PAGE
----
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Boosting Battery Energy Density in Electric Vehicles

Periodic Reporting for period 1 - LeydenJar (Boosting Battery Energy Density in Electric Vehicles)

Reporting period: 2017-04-01 to 2017-08-31

The energy density of current Lithium-ion battery cells are not good enough to serve their purpose in Electric Vehicles, consumer electronics, aviation, and renewable energy storage. This leads to suboptimal range of EV's, too high cost per kilometer, and smart devices that cannot tap the intelligence of the processor, as battery advancement can't keep up with Moore's law.

The bottle neck is in the anode layer of Li-ion battery cells. Graphite anodes have reached their current theoretical maximum. Silicone is a better material, with the potential to hold a tenfold capacity over graphite anodes. However, pure silicon expands when it is used as battery material, leading to mechanical instability after 2-3 cycles of loading and unloading.

We have found a solution to make pure silicon anodes, without the associated problem of breaking apart. The impact on energy density is an increase of 50%, leading to the highest energy density of battery cells seen thusfar in the world. The potential impact on the acceptance of electronic vehicles and storage of renewable energy is very significant.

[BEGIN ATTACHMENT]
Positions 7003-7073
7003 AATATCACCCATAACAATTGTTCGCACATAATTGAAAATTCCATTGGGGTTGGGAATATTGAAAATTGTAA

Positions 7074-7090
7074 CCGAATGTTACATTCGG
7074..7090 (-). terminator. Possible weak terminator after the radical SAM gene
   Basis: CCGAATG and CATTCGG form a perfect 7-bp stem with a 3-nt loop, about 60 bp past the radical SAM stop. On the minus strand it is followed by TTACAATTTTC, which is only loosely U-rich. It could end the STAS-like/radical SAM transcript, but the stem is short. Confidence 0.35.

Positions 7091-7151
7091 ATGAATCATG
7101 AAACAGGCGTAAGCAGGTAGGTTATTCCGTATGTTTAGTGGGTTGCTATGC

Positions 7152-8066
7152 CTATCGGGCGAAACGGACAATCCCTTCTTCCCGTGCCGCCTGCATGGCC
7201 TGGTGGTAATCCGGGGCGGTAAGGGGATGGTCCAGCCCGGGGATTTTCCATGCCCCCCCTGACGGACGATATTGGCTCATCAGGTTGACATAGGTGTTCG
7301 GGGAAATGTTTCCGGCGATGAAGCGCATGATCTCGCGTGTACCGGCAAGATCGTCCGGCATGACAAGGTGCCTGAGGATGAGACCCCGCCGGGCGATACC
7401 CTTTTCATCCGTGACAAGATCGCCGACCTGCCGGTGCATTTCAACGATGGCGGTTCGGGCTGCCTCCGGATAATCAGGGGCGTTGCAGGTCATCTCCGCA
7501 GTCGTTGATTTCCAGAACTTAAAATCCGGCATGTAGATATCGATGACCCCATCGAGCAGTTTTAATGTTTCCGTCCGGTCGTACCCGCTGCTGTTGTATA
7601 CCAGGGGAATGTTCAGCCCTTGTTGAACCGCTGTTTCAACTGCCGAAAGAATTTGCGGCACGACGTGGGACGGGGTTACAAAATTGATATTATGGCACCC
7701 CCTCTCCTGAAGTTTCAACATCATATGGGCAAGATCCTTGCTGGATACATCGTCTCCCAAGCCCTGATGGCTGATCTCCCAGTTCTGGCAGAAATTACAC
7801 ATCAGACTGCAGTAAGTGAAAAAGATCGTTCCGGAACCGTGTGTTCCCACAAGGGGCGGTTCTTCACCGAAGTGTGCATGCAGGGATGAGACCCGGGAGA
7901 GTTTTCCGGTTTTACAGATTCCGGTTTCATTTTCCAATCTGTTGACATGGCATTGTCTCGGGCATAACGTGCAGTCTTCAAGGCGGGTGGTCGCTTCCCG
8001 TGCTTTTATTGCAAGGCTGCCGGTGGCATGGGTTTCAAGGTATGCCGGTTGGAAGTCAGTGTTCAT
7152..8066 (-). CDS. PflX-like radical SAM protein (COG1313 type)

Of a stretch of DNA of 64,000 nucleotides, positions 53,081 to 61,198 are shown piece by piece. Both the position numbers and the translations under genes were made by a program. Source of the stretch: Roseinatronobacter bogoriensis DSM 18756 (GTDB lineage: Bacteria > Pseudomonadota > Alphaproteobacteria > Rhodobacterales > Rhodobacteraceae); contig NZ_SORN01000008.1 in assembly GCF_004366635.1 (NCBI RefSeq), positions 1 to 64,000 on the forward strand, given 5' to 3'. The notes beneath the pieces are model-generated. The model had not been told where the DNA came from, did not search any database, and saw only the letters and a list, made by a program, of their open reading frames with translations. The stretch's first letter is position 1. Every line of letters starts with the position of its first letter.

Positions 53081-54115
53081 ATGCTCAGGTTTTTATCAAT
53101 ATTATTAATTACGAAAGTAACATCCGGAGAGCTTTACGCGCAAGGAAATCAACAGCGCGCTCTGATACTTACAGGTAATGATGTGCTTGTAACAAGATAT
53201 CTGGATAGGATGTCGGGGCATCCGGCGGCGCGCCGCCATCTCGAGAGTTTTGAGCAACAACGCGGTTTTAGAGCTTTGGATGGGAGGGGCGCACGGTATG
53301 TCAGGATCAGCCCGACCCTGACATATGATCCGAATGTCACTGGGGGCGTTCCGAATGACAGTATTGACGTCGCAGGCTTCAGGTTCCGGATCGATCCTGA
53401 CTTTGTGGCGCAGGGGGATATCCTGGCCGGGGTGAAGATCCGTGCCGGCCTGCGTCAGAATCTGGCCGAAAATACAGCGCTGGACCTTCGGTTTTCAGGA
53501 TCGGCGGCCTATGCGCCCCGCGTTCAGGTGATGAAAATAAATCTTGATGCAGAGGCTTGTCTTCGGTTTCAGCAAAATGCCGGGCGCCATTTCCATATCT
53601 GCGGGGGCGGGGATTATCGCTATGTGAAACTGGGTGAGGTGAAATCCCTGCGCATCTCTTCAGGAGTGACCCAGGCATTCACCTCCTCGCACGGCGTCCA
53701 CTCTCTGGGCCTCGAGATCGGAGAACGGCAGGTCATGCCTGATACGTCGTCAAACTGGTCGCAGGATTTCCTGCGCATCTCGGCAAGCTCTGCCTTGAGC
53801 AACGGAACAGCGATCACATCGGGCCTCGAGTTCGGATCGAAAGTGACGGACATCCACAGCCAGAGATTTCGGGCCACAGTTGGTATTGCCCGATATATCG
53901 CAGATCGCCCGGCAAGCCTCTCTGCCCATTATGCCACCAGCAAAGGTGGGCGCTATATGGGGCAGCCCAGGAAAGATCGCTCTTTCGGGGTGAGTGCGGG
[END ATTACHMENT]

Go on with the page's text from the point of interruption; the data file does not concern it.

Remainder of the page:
The objective of this EASME study is to investigate the ability to scale up our production tool of making pure silicon anodes, leading to a potential cost parity with the existing anode production process.
Development of Li-ion battery cell prototype (pouch cell) based on our silicon anode.
Adjustment of electrolyte to fit with pure silicon.
Creating a thicker anode layer (50x scale up) to 7-10 micron
Cell balancing in coin cell and pouch cells
Increasing the coulombic efficiency and cycle life

The feasibility study was aimed at modeling the total existing cost of graphite production, cost modeling of our roll-to-roll PECVD production tool, benchmarking, and assessing the roadmap of a scale up in terms of realistic assumptions, technical abilities and engineering requirement. Furthermore assessed the technical fit with the overall battery manufacturing process, and the strategic advantages of producing on a one step process rather than a five step coating process.

We have concluded that the PECVD tool has the ability to be scaled up for application in a large battery manufacturing plant, and that it can reach cost parity with the existing coating process in due course. We are now preparing a new machine track to do R&D on the existing machine, to see if we can improve the key speed vectors, and to prepare a base plant demonstrating high speed production and generating pure silicon anode rolls for use in testing programs.
We have reached our milestone of 100+ cycles in a Li-ion pouch cell, cycling at constant capacity of 1.000 mAh/g (3x existing anode capacity). Based on our test results we have engaged large European corporates to test our material. We have been recognized by BMW by winning its BMW Startup Garage competition, beating 62 high tech ventures world wide. We will now investigate potential cooperation with BMW. Furthermore we fit perfectly in a European battery manufacturing initiative.
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